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Becoming Maria: Love and Chaos in the South Bronx Hardcover – August 25, 2015
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From School Library Journal
* "In stark and heartbreaking contrast to her Sesame Street character, Manzano paints a poignant, startlingly honest picture of her youth." -- Kirkus Reviews, starred review
* "As timeless as Esmeralda Santiago’s When I Was a Puerto Rican and Jacqueline Woodson’s Brown Girl Dreaming, this memoir will strike a chord with teens and adults alike." -- School Library Journal, starred review
Praise for The Revolution of Evelyn Serrano :
* “This wry, moving debut novel does a great job of blending the personal and the political. . . while the family drama and revelations continue right up to the end.”-- Booklist, starred review
* “Characters of surprising dimension round out the plot and add to the novel's cultural authenticity. . . A stunning debut.”-- Kirkus Reviews, starred review
“This novel is meant to be savored in delicious bites. I loved its snap and down-home-El Barrio-in-your-face-tell-it-like-it-is tone.” -- Oscar Hijuelos, Pulitzer Prize–winning author of The Mambo Kings Play Songs of Love
“The Revolution of Evelyn Serrano should be placed on proud display with the literature that enriches our multicultural America. History will come alive for young readers who will identify with how a great historic moment can affect one girl and her family.” -- Julia Alvarez, Pura Belpré Award-winning author of Before We Were Free and How the García Girls Lost Their Accents
“I love this book! It's smart, real, painfully funny, and filled with the wisdom of a writer who can get to the hearts and souls of her readers. Sonia Manzano, standing ovation! (Encore, please!)” -- John Leguizamo, Emmy Award winning actor-comedian.
"An important story about activism, acceptance, and love.Sonia Manzano vividly portrays a neighborhood in turmoil, with embraceable characters who change history." -- Pam Muñoz Ryan, Pura Belpré Award-winning author of The Dreamer and Esperanza Rising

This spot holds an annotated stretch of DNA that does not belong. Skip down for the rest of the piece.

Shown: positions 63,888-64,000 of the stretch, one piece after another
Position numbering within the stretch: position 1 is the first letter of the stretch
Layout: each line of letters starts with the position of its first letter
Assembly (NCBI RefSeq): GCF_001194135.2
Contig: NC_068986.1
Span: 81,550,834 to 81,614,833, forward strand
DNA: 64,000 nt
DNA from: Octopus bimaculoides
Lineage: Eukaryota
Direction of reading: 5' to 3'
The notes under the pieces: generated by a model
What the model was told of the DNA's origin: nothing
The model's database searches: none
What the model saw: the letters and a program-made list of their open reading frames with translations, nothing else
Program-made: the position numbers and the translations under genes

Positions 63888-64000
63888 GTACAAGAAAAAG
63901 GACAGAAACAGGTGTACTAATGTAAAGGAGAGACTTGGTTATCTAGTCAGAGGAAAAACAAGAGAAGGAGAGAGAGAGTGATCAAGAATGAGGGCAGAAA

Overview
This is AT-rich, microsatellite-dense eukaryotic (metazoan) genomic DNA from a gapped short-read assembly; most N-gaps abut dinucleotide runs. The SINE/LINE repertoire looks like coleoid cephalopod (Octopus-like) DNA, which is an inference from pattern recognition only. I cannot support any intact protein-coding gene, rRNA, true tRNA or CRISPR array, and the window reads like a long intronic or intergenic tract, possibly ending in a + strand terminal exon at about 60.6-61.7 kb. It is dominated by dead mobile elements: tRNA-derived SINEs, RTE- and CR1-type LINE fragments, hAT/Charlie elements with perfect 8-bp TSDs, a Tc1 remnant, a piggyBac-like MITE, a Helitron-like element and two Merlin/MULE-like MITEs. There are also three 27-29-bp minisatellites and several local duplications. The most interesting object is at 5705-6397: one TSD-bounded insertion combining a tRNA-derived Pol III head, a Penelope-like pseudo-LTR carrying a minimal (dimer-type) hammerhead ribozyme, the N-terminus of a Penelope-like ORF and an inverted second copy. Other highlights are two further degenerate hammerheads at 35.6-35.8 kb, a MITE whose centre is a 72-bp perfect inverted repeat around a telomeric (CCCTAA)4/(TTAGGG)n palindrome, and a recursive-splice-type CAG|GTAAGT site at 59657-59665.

“The Revolution of Evelyn Serrano underscores the struggle that triumphed in the lives of Latinos. Here is a book that creates indelible political awareness.” -- Nicholasa Mohr, National Book Award Finalist, author of El Bronx Remembered
“Thank you, Sonia Manzano, for capturing important moments for Puerto Ricans, and for reminding us that history doesn't just happen, we live with it and with its consequences.” -- Esmeralda Santiago, Alex Award-winning author of Almost a Woman and When I was Puerto Rican
Top Customer Reviews
BECOMING MARIA is told from Sonia's perspective, beginning when she is still in diapers and ending when she's a twenty-year-old Carnegie Mellon student starring in the first run of "Godspell." Life in the South Bronx, where Sonia lived with her drunken, abusive father, her long-suffering mother, her half-sister, and her two brothers, was punctuated by poverty and heartache. The first part of the story - titled "Fragments" - chronicles the first ten years of Sonia's life through a series of vignettes and memories. And many of them are very difficult to read. This is a little girl without an identity, convinced that a life of squalor (complete with roach-infested apartments, pregnancy at fifteen, and drunken violence) is all she has to look forward to. In fact, at one point her mother tells young Sonia this story: "A woman lives with her four children in Crotona Park in the winter and her husband beats her and beats her until her children grow up and save her. The end.Read more ›